Detroit— The proposed creation of a Metro Detroit regional water authority drew the ire of the elected leaders of Macomb and Oakland counties Thursday as they appeared for the first time with Detroit’s new mayor, Mike Duggan, at a Detroit Economic Club forum.
But the initiative gained support from Wayne County Executive Robert Ficano even as Oakland County’s L. Brooks Patterson and Macomb County’s Mark Hackel argued the authority would result in much higher water rates for residents.
Although Detroit owns and operates the Detroit Water and Sewerage Department, Emergency Manager Kevyn Orr is promoting a regional authority in which the counties would participate and provide a payment to help the city whittle down an estimated $18 billion in debt and emerge from bankruptcy.
Orr plans to strip “Detroit” from the department’s name and refinance the operation’s debt under more favorable interest rates afforded by having the three counties on board. County executives criticized his hope to hammer out a deal with the counties in two weeks.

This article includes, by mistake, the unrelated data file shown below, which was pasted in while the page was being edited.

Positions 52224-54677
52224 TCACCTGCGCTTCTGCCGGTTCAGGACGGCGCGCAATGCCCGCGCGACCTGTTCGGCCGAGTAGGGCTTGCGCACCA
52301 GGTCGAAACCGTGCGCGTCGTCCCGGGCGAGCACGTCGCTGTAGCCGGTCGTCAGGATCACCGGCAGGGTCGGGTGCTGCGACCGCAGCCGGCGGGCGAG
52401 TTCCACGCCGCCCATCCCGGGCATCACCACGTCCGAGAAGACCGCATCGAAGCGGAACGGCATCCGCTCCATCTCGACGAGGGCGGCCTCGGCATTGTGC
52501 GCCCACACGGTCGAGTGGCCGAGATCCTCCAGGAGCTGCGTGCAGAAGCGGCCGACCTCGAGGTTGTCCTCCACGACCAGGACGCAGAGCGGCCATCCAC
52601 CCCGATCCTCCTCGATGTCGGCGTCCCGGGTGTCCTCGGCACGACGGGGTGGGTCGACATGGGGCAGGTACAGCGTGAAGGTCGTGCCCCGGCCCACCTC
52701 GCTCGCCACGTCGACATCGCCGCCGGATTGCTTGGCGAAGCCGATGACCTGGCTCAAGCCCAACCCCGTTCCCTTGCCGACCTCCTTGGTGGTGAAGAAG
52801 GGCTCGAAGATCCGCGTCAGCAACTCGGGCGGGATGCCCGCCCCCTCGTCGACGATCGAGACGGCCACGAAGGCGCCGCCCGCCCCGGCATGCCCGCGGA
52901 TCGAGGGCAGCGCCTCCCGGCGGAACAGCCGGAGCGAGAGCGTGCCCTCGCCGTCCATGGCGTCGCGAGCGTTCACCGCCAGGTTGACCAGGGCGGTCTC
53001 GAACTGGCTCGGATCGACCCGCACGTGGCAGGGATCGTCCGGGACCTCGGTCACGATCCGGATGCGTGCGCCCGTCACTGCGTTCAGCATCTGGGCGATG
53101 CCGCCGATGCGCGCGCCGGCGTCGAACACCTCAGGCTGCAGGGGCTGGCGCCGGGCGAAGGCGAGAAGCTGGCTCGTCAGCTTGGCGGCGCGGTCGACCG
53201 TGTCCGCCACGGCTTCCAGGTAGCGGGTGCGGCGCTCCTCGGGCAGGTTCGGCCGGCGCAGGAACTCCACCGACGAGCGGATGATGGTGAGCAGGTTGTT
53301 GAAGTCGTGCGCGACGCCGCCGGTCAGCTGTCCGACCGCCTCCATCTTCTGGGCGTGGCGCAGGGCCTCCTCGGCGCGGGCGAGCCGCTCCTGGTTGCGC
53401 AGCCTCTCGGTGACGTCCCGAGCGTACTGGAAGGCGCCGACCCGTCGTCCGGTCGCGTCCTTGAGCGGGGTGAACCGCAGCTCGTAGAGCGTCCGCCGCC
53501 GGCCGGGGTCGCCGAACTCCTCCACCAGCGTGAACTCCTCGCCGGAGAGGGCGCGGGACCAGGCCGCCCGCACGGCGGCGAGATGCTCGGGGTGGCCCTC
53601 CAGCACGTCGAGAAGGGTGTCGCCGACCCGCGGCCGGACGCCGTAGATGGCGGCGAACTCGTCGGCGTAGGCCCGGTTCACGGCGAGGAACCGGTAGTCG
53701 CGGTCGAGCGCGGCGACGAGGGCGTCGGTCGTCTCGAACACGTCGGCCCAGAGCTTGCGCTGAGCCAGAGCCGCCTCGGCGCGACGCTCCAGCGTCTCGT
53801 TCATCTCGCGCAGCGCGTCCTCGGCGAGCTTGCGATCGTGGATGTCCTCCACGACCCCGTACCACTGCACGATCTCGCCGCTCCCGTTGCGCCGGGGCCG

“I’m pretty resentful when Orr comes in … and says we have to do this in two weeks,” Patterson said. “This system has been dying for 10 years. ... It’s not going to happen in two weeks.”
Hackel agreed, saying the result for homeowners will not be pretty.
“If you don’t think that your rates are going to go up, no matter what happens, you are sorely mistaken,” he said.
A regional authority would mean higher water costs for homeowners, Patterson said, because the Detroit system has deferred maintenance issues for decades.
The authority idea received support from Ficano, who argued ratepayers were bound to bear the brunt of a rate increase regardless of the Detroit department’s organization.
In addition, the department would benefit financially from the inclusion of Macomb, Oakland and Wayne counties, he said.
“If you’re able to set up an authority … bonding will change under the authority,” Ficano said. Bond ratings would be higher since the grades would not be tied solely to Detroit’s financial status — resulting in lower lending charges for the city, he said.